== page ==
Is there a silver lining in CRE’s dark clouds?
Spin or pivot seem to be the best bets as distress consumes the industry
Different week, but much of the same tune, as commercial real estate continues to get pummeled by high interest rates and increasing vacancy rates.
Goldman Sachs last week issued a warning, saying Vornado Realty Trust could come to the brink of defaulting on $2.6 billion worth of loans.
In addition to the rising interest costs and tenant departures, the REIT has a half a billion dollars in expenses tied to its massive redevelopment project surrounding Penn Station, all of which could bring Vornado’s debt coverage ratio close to its limit, the analysts wrote in a May 1 note.
Some have been a bit more optimistic about the current market conditions.
Brookfield Corporation CEO Bruce Flatt tried to reassure stressed investors about the state of the commercial real estate market in his first quarter letter, the Financial Times reported. The letter came even as Brookfield showed some of its own distress, particularly in the office market.
Flatt wrote the concerns surrounding commercial real estate are overblown. He noted much of the distress already seen revolves around old properties or ones that had already been struggling.
“Parts of the real estate market are doing very well today — including hotels, industrial properties, high-quality retail, premier office and multifamily residential,” he wrote.
Perhaps, but that hasn’t stopped others from exploring ways to adapt to the current conditions.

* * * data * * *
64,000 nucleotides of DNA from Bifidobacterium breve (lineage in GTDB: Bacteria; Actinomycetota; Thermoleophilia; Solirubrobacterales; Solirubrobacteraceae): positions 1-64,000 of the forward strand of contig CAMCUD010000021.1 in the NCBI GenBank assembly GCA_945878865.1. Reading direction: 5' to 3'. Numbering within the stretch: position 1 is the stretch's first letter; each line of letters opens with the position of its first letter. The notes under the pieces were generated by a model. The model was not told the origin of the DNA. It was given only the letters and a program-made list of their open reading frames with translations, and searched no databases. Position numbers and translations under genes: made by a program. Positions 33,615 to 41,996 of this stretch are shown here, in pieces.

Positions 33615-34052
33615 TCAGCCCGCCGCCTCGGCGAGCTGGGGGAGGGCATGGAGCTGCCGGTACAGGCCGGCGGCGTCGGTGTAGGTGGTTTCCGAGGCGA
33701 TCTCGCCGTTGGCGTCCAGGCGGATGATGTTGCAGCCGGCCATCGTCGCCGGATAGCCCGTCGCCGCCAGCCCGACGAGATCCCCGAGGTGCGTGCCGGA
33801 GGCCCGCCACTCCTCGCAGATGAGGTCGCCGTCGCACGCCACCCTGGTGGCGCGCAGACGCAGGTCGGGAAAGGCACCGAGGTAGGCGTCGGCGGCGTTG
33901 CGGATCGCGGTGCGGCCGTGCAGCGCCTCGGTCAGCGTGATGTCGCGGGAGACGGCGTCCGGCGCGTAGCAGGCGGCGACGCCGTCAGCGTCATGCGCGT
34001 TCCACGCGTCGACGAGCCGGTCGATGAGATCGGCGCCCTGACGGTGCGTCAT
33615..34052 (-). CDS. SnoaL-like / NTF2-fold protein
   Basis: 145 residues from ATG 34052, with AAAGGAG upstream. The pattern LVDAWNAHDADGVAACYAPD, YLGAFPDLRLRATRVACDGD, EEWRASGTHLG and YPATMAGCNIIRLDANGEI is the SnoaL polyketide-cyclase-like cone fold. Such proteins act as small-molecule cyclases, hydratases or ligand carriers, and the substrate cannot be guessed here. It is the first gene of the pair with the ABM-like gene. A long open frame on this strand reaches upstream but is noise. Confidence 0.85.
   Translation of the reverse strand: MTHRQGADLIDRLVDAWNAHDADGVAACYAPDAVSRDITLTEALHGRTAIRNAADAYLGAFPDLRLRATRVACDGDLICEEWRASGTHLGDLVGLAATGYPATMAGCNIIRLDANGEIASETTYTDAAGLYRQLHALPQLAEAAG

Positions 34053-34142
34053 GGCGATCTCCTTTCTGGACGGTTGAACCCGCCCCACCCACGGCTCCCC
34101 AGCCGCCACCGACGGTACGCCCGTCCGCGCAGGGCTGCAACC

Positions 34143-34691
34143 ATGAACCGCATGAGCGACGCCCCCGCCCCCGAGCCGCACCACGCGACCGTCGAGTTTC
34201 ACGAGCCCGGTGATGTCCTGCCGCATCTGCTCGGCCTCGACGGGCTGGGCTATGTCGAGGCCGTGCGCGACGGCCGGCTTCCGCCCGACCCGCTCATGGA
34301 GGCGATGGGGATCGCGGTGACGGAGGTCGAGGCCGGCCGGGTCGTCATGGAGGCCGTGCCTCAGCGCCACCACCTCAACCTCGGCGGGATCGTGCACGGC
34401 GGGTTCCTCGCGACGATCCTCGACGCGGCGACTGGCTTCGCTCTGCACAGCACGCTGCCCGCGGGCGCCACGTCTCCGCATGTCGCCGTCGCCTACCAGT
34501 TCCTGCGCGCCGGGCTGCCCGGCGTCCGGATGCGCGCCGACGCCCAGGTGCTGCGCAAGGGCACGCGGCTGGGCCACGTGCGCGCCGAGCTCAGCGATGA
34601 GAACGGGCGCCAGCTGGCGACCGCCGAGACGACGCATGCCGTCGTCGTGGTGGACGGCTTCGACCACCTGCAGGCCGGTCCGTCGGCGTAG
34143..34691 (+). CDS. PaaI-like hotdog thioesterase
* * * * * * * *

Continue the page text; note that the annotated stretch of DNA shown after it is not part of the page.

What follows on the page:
In Manhattan, family offices and smaller investors are moving to fill the gap, according to Bloomberg.
During the second half of last year, 11 office deals in Manhattan closed for at least $50 million. Among those, seven of them featured a family office or non-institutional investor as the buyer. In the first half of that year, those entities accounted for almost none of the purchases.
“One person’s trash is another person’s treasure,” Marisha Clinton, senior director of Northeast regional research at Savills, told Bloomberg.
Meanwhile, San Francisco officials and developers, like those in many U.S. cities, are turning to other solutions like converting unused office space into housing. The situation, however, is particularly dire in the City by the Bay, where one-third of offices are vacant and office keycard swipes are below half of pre-pandemic levels.
But any actual conversions spurred by the high vacancies and recent push to lower zoning regulations and fees are likely years away, analysts say, and will require a collective effort from government and developers to make the projects pencil.
A major plus is the city has a lot of older, smaller office buildings that are conversion-appropriate than other markets, according to several recent studies.
Things are much sunnier in South Florida, where some of the tri-county region’s biggest employers are shedding some or all of their office space. Developers are buying those less-desirable campuses with the plan to demolish and build in-demand asset classes such as industrial and residential.
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